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Tuesday, May 17, 2011

An ABC of Ideas for Living with PTSD Patience Mason.

copyright 2011, all rights reserved except you can copy it and give it to anyone it might help

A. Acceptance: In the "Big Book," Alcoholics Anonymous, on page 448 (3d Edition) or 417 (4th Edition) is probably the most famous reading on the topic of acceptance. Most people want to be accepted as they are. Balancing acceptance and the desire for change is a delicate task. I learned to accept my painful emotions because of this reading, to sit with them and let them pass. I also learned to accept my husband and to let him find his own path to healing, which I had been blocking with advice. I also learned to accept that changing took time for both of us. In recovery, I also learned to develop a pause button, to take time to think, and then to act instead of always reacting to the behavior of others.
B. Boundaries. Free handout on Boundaries is available at It is a bunch of small actions that helped me develop boundaries with Bob. The Serenity Prayer is a good guideline. Balance. I was a person of extremes, totally busy or wiped out, elsted or deeply depressed. Now I try to be balanced, do stuff for others but practice self care.
C. Compassion: We need compassion for ourselves and for our veterans. The best stuff on self compassion which generalizes to others and prevents a person from allowing abuse was developed by Steven Stosny, Using his HEALS technique is very effective. See issue #20 of the Post-Traumatic Gazette for other ideas.
D. Detachment: Detachment means you don’t get sucked into the chaos that can surround PTSD. You can get a lot of help from Alanon literature which you can pick up at any meeting or online at There are 22 readings on Detachment in One Day At A Time In Al-Anon. I tried to become rapidly detached by reading all 22 everyday when I first started going. Didn’t work, but over time, I learned that skill. There is a .pdf of the Alanon pamphlet at Substitute PTSD for alcoholism.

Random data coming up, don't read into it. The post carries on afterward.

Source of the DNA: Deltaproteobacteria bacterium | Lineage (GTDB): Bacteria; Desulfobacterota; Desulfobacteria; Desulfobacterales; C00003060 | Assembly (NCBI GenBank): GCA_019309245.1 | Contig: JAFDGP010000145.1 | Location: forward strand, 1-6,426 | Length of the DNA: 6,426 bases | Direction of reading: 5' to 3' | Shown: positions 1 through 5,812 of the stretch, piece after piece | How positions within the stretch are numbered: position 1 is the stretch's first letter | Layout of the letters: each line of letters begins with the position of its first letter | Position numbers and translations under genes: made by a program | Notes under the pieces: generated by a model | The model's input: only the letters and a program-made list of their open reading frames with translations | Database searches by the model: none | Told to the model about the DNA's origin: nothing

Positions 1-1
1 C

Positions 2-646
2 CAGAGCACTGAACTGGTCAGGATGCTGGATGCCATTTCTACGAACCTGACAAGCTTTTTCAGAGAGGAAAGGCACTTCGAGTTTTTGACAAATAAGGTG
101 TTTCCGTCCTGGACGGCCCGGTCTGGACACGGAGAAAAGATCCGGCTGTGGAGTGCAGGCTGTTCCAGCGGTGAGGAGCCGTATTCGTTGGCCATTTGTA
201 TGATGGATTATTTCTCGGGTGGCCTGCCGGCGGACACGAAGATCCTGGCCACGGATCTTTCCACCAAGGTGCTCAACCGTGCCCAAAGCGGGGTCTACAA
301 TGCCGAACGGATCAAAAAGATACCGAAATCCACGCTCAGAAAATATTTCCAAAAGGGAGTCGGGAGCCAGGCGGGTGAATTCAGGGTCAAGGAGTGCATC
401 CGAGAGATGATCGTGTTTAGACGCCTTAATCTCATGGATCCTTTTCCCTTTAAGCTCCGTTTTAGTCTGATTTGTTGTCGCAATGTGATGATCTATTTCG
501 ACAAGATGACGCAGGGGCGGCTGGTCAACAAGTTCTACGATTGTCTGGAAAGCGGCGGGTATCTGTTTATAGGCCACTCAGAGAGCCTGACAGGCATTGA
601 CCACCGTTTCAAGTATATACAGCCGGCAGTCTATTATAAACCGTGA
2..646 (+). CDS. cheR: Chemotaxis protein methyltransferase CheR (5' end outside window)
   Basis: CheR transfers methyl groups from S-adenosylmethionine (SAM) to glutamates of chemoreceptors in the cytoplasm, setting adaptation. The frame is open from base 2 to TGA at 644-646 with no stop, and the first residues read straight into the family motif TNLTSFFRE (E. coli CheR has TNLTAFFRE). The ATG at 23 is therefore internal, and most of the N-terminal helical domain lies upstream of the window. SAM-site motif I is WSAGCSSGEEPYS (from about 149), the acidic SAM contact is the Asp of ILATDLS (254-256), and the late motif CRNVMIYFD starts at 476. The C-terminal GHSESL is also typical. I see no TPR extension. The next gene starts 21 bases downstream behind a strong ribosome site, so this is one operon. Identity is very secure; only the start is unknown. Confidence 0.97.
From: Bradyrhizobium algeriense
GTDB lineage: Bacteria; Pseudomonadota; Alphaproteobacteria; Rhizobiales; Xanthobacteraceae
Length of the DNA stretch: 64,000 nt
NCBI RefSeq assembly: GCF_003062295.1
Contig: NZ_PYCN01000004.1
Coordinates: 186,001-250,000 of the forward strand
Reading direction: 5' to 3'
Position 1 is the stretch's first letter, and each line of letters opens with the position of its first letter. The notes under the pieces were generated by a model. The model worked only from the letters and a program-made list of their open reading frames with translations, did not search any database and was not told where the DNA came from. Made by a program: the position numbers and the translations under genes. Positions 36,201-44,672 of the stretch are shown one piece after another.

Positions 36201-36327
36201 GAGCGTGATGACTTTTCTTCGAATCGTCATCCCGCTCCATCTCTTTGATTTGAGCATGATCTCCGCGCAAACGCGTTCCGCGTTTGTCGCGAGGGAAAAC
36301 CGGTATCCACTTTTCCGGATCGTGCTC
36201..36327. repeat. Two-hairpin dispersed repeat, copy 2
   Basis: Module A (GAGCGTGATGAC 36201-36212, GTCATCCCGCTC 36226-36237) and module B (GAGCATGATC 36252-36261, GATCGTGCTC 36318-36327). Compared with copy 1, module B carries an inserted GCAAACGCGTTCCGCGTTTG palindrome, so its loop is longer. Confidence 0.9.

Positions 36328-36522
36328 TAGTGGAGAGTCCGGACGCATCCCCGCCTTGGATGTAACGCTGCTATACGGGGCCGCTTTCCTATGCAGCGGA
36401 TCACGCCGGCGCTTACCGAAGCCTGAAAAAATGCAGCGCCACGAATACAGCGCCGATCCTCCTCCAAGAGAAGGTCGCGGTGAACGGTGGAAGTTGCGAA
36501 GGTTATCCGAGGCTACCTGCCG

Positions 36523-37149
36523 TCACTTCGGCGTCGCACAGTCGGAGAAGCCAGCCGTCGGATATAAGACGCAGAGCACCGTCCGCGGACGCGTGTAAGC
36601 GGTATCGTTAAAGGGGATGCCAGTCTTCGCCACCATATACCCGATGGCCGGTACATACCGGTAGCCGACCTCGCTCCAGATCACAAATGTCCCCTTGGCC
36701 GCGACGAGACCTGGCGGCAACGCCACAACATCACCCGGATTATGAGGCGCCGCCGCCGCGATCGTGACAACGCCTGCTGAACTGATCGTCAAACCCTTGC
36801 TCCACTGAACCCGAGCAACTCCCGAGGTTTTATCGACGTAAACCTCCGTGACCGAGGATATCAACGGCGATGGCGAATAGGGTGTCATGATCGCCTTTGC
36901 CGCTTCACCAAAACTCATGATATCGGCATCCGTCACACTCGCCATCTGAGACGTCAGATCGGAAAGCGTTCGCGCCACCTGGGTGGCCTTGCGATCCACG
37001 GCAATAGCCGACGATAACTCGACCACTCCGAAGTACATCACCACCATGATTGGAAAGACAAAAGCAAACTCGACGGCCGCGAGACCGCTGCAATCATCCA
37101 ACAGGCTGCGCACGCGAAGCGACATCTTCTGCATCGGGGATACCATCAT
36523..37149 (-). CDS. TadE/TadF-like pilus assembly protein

E. Examination: I found it particularly effective to examine my own cognitive distortions using the book, Feeling Good by David Burns, MD. Adult Children of Alcoholics literature also focuses on patterns learned in childhood, which I did not see as patterns, because I thought they were reality. A daily inventory or self examination, to keep me on track, has also helped me. I write out what made me happy, what challenged me, what I need help with, things I’m grateful for, and things I did well.
F. Focus on yourself. Focusing on the person with problems is easy to do. Cheering him or her up, suggesting solutions, rescuing, cheerleading, all stop healing, but I didn’t know that. I thought I was being “nice.” We may be ashamed to focus on ourselves. It seems selfish. There is a healthy kind of selfishness, however. Focusing on your own growth is very hard. If you do it, you won’t have time to be fixing everyone else, which will give them room to grow. They may grow raggedly or off in some direction that seems useless to you, but mistakes are how people learn (especially if no one is constantly warning and shaming and blaming if it is a mistake). I thought I knew what would help Bob. The things that have actually helped him are different. Very humbling!
G. Get help. In addition to whatever therapy is available for family members, joining Al-anon, Co-Dependents Anonymous or any other 12-Step meeting and working the steps is helpful and free. The third issue of The Post-Traumatic Gazette discusses the 12-step process as a self-initiated, self-regulating process of internalizing compassion and self-care. I have written formats for 12 -step groups for Veterans, Family and Friends and for Trauma Survivors, Family and Friends which can be downloaded from my website ( Sources of help can be as close as the nearest VA/Vet Center or Crisis Center. There are hotlines for soldiers, veterans, and victims of violence. New therapies, from tapping your meridians to Cognitive Behavioral Therapy of PTSD are available.
H. HOW do we recover? We have to be Honest (yes we could use some help), Open to suggestions, and Willing to try things